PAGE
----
In what stands as approximately the 40th airworthiness directive (AD) affecting the Airbus A380, the EASA mandated inspections and possibly repairs on the double-decker’s wing rib feet last Friday after operators found cracks on several aircraft. The AD applies to 20 of the 68 A380s in service. The EASA directive concerns “structural integrity,” but Airbus insists the cracks “do not affect the safe operation of the aircraft.”
The AD, effective on January 24, divides the affected A380s into two categories. Aircraft with 1,800 cycles or more must be inspected within four days or 14 cycles, whichever applies first. Aircraft that have logged between 1,300 and 1,799 cycles must be inspected within six weeks or 84 cycles.
A “detailed visual inspection” should be performed on “certain” rib feet. Airbus says it has devised repairs, and if the maintenance technician discovers a crack, the next step is to contact Airbus “for approved instructions.” The AD refers to the manufacturer’s January 20 “all operator telex.”
The AD describes “interim action,” but the EASA might mandate further action as the process progresses.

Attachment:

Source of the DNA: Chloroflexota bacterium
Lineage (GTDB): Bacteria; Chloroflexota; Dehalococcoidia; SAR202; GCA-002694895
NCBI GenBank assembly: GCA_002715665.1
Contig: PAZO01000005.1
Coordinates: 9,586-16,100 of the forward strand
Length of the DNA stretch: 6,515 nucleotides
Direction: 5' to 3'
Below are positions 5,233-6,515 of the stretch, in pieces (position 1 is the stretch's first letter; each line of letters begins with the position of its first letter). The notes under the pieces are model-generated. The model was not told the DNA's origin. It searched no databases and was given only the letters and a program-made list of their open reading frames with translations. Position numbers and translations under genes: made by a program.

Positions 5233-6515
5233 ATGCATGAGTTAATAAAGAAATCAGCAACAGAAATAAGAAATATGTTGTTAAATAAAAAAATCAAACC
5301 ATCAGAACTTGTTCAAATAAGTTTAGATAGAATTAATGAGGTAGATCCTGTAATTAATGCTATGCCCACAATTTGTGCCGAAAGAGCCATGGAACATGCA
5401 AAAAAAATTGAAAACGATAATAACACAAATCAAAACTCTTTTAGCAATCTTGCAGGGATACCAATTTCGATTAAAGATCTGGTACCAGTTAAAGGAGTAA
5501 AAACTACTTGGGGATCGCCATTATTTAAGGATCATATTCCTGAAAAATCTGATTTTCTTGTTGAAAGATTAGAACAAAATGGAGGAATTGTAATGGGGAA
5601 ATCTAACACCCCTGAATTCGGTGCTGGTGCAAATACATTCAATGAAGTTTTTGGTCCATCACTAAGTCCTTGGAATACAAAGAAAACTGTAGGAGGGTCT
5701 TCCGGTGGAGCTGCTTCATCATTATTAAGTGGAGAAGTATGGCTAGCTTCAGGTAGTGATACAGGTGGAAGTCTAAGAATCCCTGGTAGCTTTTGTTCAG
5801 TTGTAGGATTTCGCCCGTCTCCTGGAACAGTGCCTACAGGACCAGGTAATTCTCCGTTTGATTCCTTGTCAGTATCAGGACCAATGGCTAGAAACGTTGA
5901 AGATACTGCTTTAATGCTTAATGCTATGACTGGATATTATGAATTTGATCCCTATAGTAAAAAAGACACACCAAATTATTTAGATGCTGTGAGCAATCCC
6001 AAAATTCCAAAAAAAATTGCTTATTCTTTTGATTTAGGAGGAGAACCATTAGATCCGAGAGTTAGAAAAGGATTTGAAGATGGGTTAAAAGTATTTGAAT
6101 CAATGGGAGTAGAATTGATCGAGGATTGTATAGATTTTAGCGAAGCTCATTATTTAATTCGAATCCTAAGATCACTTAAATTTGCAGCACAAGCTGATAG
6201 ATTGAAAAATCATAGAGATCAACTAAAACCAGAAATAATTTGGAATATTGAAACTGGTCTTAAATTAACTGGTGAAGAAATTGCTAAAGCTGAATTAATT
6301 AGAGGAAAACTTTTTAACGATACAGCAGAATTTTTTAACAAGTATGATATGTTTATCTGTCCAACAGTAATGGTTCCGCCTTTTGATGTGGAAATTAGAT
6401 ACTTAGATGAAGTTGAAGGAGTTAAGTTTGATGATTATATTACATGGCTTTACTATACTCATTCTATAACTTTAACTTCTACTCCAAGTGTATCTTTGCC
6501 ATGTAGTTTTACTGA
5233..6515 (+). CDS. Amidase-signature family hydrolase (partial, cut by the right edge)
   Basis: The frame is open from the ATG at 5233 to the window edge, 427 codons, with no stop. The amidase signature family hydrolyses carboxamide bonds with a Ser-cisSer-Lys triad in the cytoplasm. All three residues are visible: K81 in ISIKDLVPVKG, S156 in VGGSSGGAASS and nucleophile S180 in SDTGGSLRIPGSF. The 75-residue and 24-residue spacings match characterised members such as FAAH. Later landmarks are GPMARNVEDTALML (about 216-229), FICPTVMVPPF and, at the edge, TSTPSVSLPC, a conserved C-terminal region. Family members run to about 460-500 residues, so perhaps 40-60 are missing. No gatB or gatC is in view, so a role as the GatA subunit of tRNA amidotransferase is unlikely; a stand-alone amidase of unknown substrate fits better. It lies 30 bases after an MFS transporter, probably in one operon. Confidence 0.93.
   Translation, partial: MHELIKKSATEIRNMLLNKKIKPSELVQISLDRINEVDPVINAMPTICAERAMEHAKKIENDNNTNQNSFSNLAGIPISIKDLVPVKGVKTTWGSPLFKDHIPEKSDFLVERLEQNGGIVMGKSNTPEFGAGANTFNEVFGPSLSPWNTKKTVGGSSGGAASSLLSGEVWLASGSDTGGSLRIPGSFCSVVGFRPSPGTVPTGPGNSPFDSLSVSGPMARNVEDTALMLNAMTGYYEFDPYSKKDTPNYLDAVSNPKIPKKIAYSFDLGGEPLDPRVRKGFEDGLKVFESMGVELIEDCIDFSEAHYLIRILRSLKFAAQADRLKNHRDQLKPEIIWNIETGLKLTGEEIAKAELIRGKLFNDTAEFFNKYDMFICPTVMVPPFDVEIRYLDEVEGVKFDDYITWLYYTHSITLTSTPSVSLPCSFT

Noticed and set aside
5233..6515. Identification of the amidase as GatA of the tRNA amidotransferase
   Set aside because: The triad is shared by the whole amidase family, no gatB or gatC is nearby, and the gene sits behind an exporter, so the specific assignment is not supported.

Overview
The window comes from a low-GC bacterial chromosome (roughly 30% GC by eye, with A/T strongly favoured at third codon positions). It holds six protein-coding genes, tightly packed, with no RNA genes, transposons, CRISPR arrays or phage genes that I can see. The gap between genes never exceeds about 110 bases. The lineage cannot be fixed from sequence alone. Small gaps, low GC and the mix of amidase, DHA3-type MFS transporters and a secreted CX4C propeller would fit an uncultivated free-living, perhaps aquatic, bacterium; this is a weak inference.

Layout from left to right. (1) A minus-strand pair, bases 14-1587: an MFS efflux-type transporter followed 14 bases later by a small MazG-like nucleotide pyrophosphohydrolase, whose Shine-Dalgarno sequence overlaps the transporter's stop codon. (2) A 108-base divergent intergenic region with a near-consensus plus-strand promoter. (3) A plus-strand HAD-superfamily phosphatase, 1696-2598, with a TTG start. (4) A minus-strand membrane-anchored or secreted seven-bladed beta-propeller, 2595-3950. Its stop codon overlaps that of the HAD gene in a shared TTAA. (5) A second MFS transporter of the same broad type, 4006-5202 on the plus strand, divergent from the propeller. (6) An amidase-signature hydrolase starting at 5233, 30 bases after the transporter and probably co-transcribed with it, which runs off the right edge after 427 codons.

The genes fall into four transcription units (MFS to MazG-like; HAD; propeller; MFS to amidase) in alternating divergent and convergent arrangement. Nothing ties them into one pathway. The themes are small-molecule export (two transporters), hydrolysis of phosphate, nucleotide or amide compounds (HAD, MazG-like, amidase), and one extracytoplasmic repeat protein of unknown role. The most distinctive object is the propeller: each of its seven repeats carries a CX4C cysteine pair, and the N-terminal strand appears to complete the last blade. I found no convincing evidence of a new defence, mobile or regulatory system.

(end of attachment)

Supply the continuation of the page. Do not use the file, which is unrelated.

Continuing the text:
The problem first became apparent when operators discovered cracks originating from the rib-to-skin attachment holes. Subsequent inspections on other A380s revealed further cracks. Some of them originated from the forward and aft edges of the vertical web of the rib feet. Authorities deemed the latter crack type “more significant.” It can develop after a period of time in service, the EASA said. Airbus said the cracks occurred on non-critical components.
A Singapore Airlines spokesman said that the airline will inspect 10 of its A380s—six between January 24 and 27, and four over the course of the following six weeks. It estimates the inspections will last between one and two days per aircraft. “Thanks to our fleet of 15 A380s, flight [schedules] will not be disturbed,” the spokesman said.
One Air France A380 must undergo inspection, and the airline is talking to Airbus about the possibility of having the inspection coincide with a scheduled maintenance visit.
Given the serial numbers of the affected aircraft, Emirates—which did not answer AIN’s request for comment—will feel at least some impact. Lufthansa and Qantas spokespeople reported no effect to their respective A380 fleets.